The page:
Penny Marshall Movie and TV Moments

Penny Marshall Movie and TV Moments

Penny Marshall, the director and sitcom star, has died at the age of 75. Her flair for comic timing was present in the role that propelled her to stardom: the brewery worker Laverne DeFazio in the hit show “Laverne & Shirley.” That timing was also apparent in her direction of comedies like “Big” and “A League of Their Own.” Below is a clip from the series, as well as highlights from her directing career.

‘Laverne & Shirley’

The series, a spinoff of “Happy Days,” ran for eight seasons, from 1976 to 1983. Each episode began with what would become one of the most memorable opening-credit sequences in television. Laverne’s trot down a Milwaukee sidewalk, locking arms with her roommate and friend, Shirley (Cindy Williams), had millions chanting along with them, “Schlemiel! Schlimazel! Hasenpfeffer Incorporated!” (Available on DVD)

‘Jumpin’ Jack Flash’ (1986)

Marshall directed some episodes of “Laverne & Shirley,” which led to a new phase of her career: making the same kind of comedy she perfected in front of the camera also come to life behind it. After the series, she moved on to directing film. Her debut was this comedy starring Whoopi Goldberg in her first lead comedic role, playing a computer programmer who gets caught up in espionage. (Rent it on iTunes, Amazon Prime, Google Play and YouTube.)

‘Big’ (1988)

This comedy about a boy who, after making a wish, ends up in the body of a grown man, helped solidify Marshall’s filmmaking reputation. It also became the first movie directed by a woman to gross more than $100 million. Tom Hanks’s playful performance helped earn this scene, in which his character performs a duet with Robert Loggia on a giant floor piano, a beloved place in pop culture history. (Rent it on iTunes, Amazon Prime, Google Play and YouTube.)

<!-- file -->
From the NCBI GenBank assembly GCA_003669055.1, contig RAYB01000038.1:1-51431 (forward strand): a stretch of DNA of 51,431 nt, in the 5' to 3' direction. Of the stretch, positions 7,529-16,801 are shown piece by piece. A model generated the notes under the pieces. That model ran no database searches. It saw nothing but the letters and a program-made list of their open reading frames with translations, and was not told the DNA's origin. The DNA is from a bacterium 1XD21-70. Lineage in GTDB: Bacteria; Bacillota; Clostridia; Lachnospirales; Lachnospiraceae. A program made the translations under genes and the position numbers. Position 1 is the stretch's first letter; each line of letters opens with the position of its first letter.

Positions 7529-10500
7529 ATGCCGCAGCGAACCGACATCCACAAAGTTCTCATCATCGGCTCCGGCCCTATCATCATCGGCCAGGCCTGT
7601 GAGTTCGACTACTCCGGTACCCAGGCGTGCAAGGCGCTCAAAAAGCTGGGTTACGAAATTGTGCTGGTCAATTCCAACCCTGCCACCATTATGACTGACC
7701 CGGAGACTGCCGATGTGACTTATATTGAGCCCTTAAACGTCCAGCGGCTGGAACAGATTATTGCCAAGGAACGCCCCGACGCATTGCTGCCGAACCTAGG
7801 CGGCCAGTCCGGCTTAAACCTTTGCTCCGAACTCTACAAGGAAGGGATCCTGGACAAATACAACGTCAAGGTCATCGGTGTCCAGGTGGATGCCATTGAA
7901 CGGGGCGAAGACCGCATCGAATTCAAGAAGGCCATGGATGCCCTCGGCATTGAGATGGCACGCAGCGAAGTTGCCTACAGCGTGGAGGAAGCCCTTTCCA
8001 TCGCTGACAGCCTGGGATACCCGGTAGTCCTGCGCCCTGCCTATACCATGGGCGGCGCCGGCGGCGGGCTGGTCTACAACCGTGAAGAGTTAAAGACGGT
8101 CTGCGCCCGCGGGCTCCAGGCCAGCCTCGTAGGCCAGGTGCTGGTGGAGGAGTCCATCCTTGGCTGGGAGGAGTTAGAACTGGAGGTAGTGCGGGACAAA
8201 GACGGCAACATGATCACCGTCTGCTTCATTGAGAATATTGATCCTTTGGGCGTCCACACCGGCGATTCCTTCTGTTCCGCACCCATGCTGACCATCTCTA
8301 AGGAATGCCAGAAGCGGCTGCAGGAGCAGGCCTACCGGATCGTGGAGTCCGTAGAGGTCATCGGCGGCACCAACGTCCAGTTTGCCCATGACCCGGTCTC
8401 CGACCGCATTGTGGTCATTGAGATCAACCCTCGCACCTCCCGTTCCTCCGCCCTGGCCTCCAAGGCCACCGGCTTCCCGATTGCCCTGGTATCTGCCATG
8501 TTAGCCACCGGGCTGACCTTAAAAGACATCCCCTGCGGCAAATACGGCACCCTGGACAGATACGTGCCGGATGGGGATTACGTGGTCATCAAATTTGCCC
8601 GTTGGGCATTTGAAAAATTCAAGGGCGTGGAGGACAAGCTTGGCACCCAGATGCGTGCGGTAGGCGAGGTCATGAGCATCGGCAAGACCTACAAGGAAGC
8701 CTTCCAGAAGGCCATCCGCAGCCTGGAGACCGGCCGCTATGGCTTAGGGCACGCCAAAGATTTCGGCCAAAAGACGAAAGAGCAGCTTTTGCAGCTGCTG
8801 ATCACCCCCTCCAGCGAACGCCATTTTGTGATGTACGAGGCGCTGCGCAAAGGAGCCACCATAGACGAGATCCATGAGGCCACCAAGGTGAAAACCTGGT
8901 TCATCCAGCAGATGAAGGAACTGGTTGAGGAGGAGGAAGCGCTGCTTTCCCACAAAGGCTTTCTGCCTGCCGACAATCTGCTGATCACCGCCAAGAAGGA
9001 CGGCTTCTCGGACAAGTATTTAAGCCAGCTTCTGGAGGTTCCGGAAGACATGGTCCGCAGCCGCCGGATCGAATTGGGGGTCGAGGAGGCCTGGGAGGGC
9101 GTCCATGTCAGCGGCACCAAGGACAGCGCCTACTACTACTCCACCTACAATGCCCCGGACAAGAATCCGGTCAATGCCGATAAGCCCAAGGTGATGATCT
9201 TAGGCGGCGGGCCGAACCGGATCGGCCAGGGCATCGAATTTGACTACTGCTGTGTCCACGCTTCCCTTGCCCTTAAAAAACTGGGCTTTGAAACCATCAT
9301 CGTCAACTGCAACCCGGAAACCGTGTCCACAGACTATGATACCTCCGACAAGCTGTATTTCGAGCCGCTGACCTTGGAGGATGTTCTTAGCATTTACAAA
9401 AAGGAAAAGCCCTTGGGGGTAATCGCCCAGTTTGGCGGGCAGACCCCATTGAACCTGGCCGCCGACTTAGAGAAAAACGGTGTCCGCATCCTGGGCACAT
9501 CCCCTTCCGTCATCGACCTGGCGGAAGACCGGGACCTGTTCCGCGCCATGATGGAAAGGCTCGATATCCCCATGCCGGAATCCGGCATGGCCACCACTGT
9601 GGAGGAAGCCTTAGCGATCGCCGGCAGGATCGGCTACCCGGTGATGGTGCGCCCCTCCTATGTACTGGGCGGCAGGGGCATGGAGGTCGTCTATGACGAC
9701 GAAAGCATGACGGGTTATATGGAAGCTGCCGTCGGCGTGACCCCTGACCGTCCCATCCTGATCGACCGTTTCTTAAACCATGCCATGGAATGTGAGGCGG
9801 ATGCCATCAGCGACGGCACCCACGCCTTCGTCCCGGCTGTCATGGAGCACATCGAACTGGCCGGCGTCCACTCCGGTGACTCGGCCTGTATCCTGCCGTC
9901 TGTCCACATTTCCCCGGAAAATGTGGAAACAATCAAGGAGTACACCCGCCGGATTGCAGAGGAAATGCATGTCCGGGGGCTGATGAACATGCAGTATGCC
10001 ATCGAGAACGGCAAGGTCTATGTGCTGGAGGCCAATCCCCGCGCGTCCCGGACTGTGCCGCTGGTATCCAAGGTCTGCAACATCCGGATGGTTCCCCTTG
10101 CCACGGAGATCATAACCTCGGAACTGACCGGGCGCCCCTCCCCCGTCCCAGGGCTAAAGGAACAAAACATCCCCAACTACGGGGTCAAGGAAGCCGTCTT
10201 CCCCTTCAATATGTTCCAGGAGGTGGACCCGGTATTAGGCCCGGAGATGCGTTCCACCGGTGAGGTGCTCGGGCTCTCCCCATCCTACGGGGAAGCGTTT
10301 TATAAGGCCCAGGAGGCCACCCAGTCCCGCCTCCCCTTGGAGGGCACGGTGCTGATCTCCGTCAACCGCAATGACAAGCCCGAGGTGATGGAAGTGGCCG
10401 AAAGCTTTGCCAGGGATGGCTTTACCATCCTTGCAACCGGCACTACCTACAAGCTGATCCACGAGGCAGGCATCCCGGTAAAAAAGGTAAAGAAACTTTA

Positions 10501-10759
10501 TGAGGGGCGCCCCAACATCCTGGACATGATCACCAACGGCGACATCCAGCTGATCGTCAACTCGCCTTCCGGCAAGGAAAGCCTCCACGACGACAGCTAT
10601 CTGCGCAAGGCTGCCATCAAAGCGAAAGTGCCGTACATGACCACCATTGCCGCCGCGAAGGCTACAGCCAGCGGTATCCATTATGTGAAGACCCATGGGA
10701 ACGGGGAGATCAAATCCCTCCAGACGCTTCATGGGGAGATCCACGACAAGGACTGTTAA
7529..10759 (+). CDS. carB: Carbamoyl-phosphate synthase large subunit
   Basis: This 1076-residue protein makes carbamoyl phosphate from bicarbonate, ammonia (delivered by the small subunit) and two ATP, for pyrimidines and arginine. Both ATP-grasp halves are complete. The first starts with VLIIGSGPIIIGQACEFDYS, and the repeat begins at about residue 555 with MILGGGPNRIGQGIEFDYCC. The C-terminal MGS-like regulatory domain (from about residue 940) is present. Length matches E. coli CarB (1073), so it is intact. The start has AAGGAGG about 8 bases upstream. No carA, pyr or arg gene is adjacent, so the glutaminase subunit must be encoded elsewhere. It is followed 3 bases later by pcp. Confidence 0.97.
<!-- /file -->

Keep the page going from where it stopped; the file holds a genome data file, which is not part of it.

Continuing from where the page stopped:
‘Awakenings’ (1990)

This was Marshall’s first foray into dramatic feature directing. It starred Robin Williams as a doctor, based on the author Oliver Sacks, working with a group of catatonic patients, one played by Robert De Niro. A drug treatment he tries on them creates favorable results, and this scene shows Marshall was adept at handling serious material. (Rent it on iTunes, Amazon Prime, Google Play and YouTube.)

‘A League of Their Own’ (1992)

Marshall returned to comedy, and assembled her first large-scale female cast, with this film about a 1940s women’s baseball league. While “there’s no crying in baseball,” the film did have the kind of sentimental moments that moved audiences to tears. (Rent it on iTunes, Amazon Prime, Google Play and YouTube.)

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